Posted Date: 04/02/2019
Testing at Royster Middle School began April 1, but even with all the preparation and planning the students were not ready for all the hoopla and excitement.
Local law enforcement and firefighters lined the steps at 400 W. Main, voicing encouragement and handing out high-fives to students arriving for school and the first day of state assessments.
Sixth through eighth graders will take tests in reading and math, Monday through Thursday mornings, this week. In the afternoons they’ll attend the regular classes they’re missing on alternate days. The eighth graders will also take assessments in science on April 5.
This schedule is a shift from spreading the testing out over several weeks in April.
Principal Don Epps said they purposefully squeezed the math and reading testing into one week to create an event they are calling Testapalooza.
“We want the kids to take this seriously,” he said. “We’re giving it a game mentality. We all have to do our part.”
All year the students have been in class, working hard, learning and practicing their skills. Now it’s time for the big game. Just as March Madness is “the big dance,” Testapalooza is the big test where students put forth their best effort and skill.
Teachers and staff have been building awareness for several weeks, handing out information to parents at conferences, encouraging students to get a good night’s sleep and eat a healthy breakfast. Teacher teams boosted anticipation for Testapalooza with their creative countdown videos leading up to testing week. They even held a practice day to see if all the students could come to school with their Chrome book charged and ready to test the first hour of class.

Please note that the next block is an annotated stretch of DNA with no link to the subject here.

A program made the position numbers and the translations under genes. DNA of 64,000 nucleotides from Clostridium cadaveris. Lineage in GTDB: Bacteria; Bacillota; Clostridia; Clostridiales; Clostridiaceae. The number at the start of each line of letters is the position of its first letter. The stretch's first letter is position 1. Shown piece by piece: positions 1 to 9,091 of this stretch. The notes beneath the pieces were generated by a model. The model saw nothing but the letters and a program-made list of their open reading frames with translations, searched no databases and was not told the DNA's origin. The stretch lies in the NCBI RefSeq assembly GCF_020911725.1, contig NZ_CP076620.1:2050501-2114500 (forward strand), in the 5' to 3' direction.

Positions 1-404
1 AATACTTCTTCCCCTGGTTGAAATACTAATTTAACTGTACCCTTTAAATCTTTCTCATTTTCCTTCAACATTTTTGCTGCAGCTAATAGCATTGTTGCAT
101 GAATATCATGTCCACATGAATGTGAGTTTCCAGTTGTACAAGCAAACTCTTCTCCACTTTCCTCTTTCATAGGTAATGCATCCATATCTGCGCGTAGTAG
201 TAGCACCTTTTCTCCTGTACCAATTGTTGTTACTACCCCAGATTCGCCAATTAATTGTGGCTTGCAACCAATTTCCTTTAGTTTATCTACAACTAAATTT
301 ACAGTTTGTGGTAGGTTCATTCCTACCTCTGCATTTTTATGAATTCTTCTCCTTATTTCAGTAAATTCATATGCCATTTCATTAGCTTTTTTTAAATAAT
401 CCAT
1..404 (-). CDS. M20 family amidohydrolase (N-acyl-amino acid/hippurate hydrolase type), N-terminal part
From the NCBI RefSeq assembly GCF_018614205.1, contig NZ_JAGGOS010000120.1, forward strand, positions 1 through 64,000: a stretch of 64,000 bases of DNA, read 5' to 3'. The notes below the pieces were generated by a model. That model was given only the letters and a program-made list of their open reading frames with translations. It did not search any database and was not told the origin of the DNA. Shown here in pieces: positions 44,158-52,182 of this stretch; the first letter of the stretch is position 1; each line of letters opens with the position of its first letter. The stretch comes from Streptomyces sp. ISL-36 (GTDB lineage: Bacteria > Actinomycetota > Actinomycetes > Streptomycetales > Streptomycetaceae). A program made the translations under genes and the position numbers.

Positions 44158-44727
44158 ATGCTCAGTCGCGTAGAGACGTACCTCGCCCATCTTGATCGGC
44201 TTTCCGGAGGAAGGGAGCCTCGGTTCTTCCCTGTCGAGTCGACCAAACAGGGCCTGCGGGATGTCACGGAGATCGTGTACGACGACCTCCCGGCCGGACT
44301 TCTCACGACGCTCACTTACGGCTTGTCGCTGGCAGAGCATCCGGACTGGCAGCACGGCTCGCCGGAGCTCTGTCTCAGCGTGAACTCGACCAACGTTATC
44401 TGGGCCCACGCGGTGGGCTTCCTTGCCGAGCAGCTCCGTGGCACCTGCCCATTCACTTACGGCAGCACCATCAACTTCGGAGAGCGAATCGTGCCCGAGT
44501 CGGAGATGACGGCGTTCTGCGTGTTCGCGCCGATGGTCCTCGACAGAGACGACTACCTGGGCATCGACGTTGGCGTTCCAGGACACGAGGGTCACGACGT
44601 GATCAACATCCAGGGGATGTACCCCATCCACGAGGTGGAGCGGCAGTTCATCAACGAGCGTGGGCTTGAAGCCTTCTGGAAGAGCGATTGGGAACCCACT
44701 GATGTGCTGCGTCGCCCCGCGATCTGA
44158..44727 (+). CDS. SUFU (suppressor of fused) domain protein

Incentives are in place to reward students individually and as a Rocket Time class for meeting specific goals for the test dates, Epps said. The rewards are based on:
The class with the best average overall from each grade level will be rewarded, and all the individual students who meet all the goals will qualify to attend a special event, Epps said.
“The issue with any standardized testing is kids giving their full effort,” he added. “We really want to make sure kids are giving their full effort.”
Besides encouragement from greeters each morning, the students and staff will prepare their brains for testing.
Physical Education teacher Terri Lund has been promoting the inclusion of minutes of activity in the classroom, based on research by Jean Blaydes Moize, founder of Action Based Learning.
“After 17 minutes of sitting our brain goes into hibernation mode,” Lund said. “We begin feeling tired and less focused. A two-minute Brain Blast activity keeps your brain primed for 22 minutes.”
Social science teacher Jeff Schoenberger verifies that a few minutes of activity helps his students refocus.
“I like to do a tabata brain blast. I pick out three exercises (jumping jacks, squats, push-ups) and they do it for 20 seconds and then get a 10 second break before the next exercise starts,” he said. “We often do cross elbow to opposite knee touches because this causes them to cross the middle of their body, which, in turn, activates both sides of the brain.”
Today, the students reported to their Rocket Time classes, set up their Chrome books, then headed to the gym. Principal Epps was waiting for them, ready to lead a 10-minute dance-a-thon with some student helpers.
“They love to dance,” Epps said, and “it gets the blood flowing so much.”
The staff is also supplying snacks and water, to keep the brains hydrated during the testing process.
This is a team effort and Royster is working to close the caring gap as much as possible.
“If kids care, teachers care and parents care, kids can be successful,” Epps said.